"There exists persons of exceptional talent. I was one."

"No one at the Palio of Sienna, at least those of the present day, has been able to do that which I and also my adversaries have done. If they are not being factious, they cannot but recognise that I was the best of everyone and that it will be difficult that someone will be born who is able to surpass me."

- Andrea Degortes, nicknamed Aceto* ('Vinegar'), the only man in the 20th century to win the Palio di Sienna 14 times out of 58 participations.

He is surpassed by only two other fantini, Mattia Mancini (b. 1745 - d. 1780), and Francesco Santini (b.1809), who are tied with 15 wins each.

*Crappy Engish translations all mine. Links in Italian, I'm afraid
posted by romakimmy at 5:29 AM on June 30, 2007


The race itself is a blur, but the parades, those are wonderful!
I got to be in Bruco's cantrada (sp) many years ago when I ran away from home to Europe for about three months. It was absolutely like stepping back in time.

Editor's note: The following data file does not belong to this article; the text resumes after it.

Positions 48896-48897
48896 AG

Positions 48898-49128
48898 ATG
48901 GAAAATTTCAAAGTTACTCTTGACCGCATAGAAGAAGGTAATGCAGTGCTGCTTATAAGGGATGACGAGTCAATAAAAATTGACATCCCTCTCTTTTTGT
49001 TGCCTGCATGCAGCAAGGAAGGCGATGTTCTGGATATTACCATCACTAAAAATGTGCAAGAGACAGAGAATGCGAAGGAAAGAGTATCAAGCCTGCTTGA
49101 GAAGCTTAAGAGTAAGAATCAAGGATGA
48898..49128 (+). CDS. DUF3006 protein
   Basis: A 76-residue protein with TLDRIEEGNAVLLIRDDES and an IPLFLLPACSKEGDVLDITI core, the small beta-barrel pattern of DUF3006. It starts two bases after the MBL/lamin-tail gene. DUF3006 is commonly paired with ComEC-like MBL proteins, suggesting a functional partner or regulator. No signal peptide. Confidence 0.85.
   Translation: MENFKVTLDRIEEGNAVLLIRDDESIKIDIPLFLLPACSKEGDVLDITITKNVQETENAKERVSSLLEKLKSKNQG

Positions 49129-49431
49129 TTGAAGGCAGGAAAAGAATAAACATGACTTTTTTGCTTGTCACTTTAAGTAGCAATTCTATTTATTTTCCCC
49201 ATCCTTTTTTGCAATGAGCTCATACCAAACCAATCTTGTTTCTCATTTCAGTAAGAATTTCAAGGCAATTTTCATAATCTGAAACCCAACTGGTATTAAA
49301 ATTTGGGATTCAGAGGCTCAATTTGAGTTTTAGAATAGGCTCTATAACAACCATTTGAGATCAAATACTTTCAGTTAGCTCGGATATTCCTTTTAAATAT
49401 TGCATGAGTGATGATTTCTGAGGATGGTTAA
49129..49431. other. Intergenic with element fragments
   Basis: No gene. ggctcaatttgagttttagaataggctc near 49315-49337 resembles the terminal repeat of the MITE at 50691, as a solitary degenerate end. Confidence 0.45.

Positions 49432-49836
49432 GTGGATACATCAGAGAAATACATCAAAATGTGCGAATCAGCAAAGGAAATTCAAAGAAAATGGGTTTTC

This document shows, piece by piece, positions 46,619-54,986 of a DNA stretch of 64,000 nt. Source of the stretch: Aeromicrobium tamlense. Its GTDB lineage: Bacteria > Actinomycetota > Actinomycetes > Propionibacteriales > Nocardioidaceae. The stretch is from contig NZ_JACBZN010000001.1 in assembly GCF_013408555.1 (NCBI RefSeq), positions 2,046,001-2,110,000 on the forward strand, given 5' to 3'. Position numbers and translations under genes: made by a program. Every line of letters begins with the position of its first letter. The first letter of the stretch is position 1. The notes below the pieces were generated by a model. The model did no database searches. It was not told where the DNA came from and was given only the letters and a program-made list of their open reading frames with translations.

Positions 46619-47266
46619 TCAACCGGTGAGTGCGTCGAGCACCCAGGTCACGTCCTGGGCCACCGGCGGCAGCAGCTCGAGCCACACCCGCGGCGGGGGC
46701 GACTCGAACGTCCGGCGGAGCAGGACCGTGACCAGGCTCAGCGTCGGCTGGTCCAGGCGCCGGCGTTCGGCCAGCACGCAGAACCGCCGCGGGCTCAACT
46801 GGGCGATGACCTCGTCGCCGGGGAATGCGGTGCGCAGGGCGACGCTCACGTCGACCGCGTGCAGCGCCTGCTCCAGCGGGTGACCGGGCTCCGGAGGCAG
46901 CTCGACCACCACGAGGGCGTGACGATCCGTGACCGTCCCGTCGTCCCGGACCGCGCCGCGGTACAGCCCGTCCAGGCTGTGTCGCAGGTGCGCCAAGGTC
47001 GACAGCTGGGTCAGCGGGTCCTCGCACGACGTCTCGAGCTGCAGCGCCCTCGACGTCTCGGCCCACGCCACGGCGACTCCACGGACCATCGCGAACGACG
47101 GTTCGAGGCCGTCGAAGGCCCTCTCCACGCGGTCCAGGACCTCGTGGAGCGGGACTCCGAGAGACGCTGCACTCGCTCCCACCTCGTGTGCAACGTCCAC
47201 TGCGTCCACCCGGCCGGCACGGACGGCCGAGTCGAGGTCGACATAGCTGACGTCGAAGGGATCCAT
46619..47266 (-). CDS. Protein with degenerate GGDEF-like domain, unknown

posted by pywacket at 12:21 PM on June 30, 2007


Talk about chaos! After a neck&neck finish, everyone (including the TV commentators) was convinced race-leader Oca had won, and the contradaioli went to claim the palio drape - but then the Palazzo Pubblico assigns the victory to Nicchio. The opposing camps clash on the course, as Nicchio supporters grab the palio back. Then (apparently after checking the photos) the officials change their mind and proclaim Oca winner. Riots ensue.
posted by progosk at 4:04 AM on July 3, 2007